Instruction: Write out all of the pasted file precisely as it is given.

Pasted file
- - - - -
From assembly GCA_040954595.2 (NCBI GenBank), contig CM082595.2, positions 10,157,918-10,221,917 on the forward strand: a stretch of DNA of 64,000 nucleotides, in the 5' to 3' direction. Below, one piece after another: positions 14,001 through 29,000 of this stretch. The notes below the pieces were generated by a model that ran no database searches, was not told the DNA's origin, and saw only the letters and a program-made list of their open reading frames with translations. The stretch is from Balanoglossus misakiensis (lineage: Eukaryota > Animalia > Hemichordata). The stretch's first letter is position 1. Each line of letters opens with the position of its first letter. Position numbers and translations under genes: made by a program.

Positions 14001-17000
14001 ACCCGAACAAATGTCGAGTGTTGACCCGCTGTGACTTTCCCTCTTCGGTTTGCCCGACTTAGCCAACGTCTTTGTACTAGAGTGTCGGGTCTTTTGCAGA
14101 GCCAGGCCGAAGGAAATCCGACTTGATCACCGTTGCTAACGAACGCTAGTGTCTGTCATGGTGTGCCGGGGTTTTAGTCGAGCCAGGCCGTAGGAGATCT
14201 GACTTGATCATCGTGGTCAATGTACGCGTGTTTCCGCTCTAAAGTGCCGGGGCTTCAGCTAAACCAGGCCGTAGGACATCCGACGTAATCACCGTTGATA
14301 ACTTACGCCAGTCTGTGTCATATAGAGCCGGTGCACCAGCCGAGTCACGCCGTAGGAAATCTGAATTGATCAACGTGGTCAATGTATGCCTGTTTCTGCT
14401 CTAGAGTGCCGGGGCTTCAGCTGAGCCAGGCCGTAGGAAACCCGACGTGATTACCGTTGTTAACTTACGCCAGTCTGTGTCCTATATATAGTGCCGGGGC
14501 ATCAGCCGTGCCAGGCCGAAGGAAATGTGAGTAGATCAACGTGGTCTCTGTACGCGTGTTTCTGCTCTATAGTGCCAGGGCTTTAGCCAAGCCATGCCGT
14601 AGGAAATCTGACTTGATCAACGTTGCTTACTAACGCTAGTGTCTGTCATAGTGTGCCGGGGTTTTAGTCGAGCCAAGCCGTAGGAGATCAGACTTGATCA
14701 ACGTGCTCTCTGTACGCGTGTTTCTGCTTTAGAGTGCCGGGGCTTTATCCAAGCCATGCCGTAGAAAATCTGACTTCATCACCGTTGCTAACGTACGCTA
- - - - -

From assembly GCA_040954595.2 (NCBI GenBank), contig CM082595.2, positions 10,157,918-10,221,917 on the forward strand: a stretch of DNA of 64,000 nucleotides, in the 5' to 3' direction. Below, one piece after another: positions 14,001 through 29,000 of this stretch. The notes below the pieces were generated by a model that ran no database searches, was not told the DNA's origin, and saw only the letters and a program-made list of their open reading frames with translations. The stretch is from Balanoglossus misakiensis (lineage: Eukaryota > Animalia > Hemichordata). The stretch's first letter is position 1. Each line of letters opens with the position of its first letter. Position numbers and translations under genes: made by a program.

Positions 14001-17000
14001 ACCCGAACAAATGTCGAGTGTTGACCCGCTGTGACTTTCCCTCTTCGGTTTGCCCGACTTAGCCAACGTCTTTGTACTAGAGTGTCGGGTCTTTTGCAGA
14101 GCCAGGCCGAAGGAAATCCGACTTGATCACCGTTGCTAACGAACGCTAGTGTCTGTCATGGTGTGCCGGGGTTTTAGTCGAGCCAGGCCGTAGGAGATCT
14201 GACTTGATCATCGTGGTCAATGTACGCGTGTTTCCGCTCTAAAGTGCCGGGGCTTCAGCTAAACCAGGCCGTAGGACATCCGACGTAATCACCGTTGATA
14301 ACTTACGCCAGTCTGTGTCATATAGAGCCGGTGCACCAGCCGAGTCACGCCGTAGGAAATCTGAATTGATCAACGTGGTCAATGTATGCCTGTTTCTGCT
14401 CTAGAGTGCCGGGGCTTCAGCTGAGCCAGGCCGTAGGAAACCCGACGTGATTACCGTTGTTAACTTACGCCAGTCTGTGTCCTATATATAGTGCCGGGGC
14501 ATCAGCCGTGCCAGGCCGAAGGAAATGTGAGTAGATCAACGTGGTCTCTGTACGCGTGTTTCTGCTCTATAGTGCCAGGGCTTTAGCCAAGCCATGCCGT
14601 AGGAAATCTGACTTGATCAACGTTGCTTACTAACGCTAGTGTCTGTCATAGTGTGCCGGGGTTTTAGTCGAGCCAAGCCGTAGGAGATCAGACTTGATCA
14701 ACGTGCTCTCTGTACGCGTGTTTCTGCTTTAGAGTGCCGGGGCTTTATCCAAGCCATGCCGTAGAAAATCTGACTTCATCACCGTTGCTAACGTACGCTA